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Column: Hospice honors longtime physician

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This rose garden outside the dining room at Our Hospice of Indiana Inpatient facility has been named in honor of Dr. Ben Ranck.
Submitted This rose garden outside the dining room at Our Hospice of Indiana Inpatient facility has been named in honor of Dr. Ben Ranck.

THE gardens at the Our Hospice of South Central Indiana inpatient facility are special places.

Most are situated just outside patient rooms so that with a turn of the head patients and visitors can look out onto nature. They’re especially beautiful in warm weather months, but even in the winter they provide a sense of serenity.

That’s important for those who avail themselves of the services of Our Hospice.

I know.

I’ve been able to experience that feeling of calm in visits with loved ones and dear friends.

There is one other garden in the Our Hospice complex — its only rose garden. It’s situated just outside the dining room, where family members of patients can grab a bite to eat while taking a break from their vigil.

It, too, is a special place, and now it has a special name.

The Ben Ranck Terrace Garden.

The name was placed on the garden recently by the board of directors for Our Hospice. It was their way of acknowledging Ben Ranck’s 54-year career as a family practice and hospice physician in Columbus. He spent 28 of those years (1980 to 2008) as the medical director of the organization. He is still a fixture with it, currently serving as a certified hospice and palliative care physician.

Longevity is not the main reason Ben Ranck is being honored in this way.

His humanity is.

Debby Pratt, a member of the Our Hospice staff, illustrated that by recounting a story about the doctor and his wife, Esther.

“For the past 20 years they have presented a rose to each of the women attending the annual Our Hospice Recognition dinner,” she said. “This longstanding and touching tradition prompted the Our Hospice board of directors to choose the rose garden as a fitting tribute to his service.”

There’s more.

He expressed it himself in a conversation shortly after his 2008 retirement as medical director when he explained his decision to embrace the Hospice philosophy 28 years earlier.

“I came to realize that we as physicians were seldom with our patients when they died,” he said. “We might see them through their treatment, but often we’d get a call from someone at the hospital telling us that our patient died. That was it. We had been focused on keeping the patient alive. Everyone has physical needs, but they also have social and psychological and spiritual needs as well.”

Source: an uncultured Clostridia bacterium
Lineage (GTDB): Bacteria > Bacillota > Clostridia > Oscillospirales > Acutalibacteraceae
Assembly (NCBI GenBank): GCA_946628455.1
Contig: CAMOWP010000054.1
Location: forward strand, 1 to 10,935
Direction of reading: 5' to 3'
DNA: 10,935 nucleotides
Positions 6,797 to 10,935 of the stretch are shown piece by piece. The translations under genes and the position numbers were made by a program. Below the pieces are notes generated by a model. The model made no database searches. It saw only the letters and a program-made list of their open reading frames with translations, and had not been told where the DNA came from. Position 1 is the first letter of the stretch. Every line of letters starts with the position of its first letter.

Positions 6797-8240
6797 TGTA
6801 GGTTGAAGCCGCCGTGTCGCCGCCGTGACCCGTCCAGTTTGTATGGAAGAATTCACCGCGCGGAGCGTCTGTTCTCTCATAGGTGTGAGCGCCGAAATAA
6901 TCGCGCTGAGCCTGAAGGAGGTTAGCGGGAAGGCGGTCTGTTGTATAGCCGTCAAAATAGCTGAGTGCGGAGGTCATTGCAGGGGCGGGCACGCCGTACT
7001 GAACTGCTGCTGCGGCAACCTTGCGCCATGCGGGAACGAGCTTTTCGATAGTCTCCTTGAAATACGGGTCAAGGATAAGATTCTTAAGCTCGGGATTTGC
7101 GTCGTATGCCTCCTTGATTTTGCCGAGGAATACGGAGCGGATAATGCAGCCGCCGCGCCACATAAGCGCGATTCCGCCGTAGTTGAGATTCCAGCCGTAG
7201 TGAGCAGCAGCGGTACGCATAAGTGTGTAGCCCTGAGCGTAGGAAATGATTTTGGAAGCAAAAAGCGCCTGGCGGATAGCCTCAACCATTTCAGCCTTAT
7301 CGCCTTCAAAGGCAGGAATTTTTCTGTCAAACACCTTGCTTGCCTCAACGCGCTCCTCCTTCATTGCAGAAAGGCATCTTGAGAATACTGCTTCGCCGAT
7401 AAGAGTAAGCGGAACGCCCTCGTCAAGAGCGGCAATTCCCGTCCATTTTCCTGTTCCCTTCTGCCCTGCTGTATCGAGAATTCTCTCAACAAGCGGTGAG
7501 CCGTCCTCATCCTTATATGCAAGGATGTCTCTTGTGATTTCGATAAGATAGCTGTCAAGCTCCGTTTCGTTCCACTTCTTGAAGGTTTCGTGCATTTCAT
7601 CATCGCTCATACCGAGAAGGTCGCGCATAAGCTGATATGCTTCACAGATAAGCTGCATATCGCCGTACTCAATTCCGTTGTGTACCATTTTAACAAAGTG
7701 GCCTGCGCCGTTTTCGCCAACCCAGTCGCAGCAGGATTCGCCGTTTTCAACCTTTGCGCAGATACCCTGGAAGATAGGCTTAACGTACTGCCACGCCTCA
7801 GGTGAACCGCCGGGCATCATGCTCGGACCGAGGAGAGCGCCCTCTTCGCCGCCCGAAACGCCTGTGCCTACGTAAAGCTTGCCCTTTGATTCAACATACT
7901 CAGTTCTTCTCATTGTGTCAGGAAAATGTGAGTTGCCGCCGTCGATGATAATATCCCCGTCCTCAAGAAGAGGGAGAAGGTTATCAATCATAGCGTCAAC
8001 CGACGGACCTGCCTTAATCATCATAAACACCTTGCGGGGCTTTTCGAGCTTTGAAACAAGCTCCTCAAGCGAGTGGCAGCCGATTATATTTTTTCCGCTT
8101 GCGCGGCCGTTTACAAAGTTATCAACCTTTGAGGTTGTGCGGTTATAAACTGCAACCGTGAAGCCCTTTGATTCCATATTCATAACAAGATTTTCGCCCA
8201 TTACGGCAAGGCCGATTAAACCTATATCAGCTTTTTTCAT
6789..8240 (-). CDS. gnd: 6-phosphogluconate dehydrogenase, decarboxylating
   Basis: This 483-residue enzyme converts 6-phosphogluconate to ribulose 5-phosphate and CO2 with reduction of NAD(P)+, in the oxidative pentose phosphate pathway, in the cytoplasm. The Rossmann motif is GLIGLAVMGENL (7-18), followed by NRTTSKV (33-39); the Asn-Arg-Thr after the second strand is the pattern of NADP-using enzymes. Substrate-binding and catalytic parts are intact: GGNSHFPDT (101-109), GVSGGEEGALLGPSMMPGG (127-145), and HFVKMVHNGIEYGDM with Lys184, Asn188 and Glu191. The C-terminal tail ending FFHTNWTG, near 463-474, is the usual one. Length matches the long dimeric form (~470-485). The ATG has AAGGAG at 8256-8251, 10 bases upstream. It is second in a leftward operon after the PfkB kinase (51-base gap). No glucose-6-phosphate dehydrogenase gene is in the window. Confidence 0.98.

In all his years of working with hospice patients, that sense of compassion was witnessed by others.

“He’s very patient and has a calming effect,” said Sandy Carmichael who retired this year as director of the facility. “I think the real key is that he listens.”

Others who have worked with him over the years share that opinion.

Lisa McHone, nurse practicioner at Our Hospice, described him this way, “His approach is not just around the physical care of the patient but the emotional, spiritual and psychological well-being, as well. He listens with understanding to patients and families and also to the staff and volunteers of Our Hospice. He has made a difference in more lives than one could count. Many, like me, consider him a hero for hospice!”

The families he has helped through the process of the passing of a loved one have special feelings for him.

Frank Reindl, a member of Our Hospice Board of Directors whose mother received care in Our Hospice Inpatient facility, recalled an incident when he encountered Dr. Ranck outside his mother’s room.

“My mother was having a particularly difficult day, and the staff on duty was taking such great care of her,” he said. “I asked him how they were trained to cope with all of the end-of-life issues faced by those using hospice services. His response was that it is a privilege to work with patients and families at this very personal and intimate time in their lives.

“It is still a source of awe to him that people let him in, and therefore he sees it as a huge responsibility to make things better at this most difficult time. His words were very calming, and it was evident that he was convinced that what he and others were doing at Our Hospice was absolutely the right thing to do for those on the final steps of their journey.”

I think those are pretty good reasons for a rose garden to bear his name.

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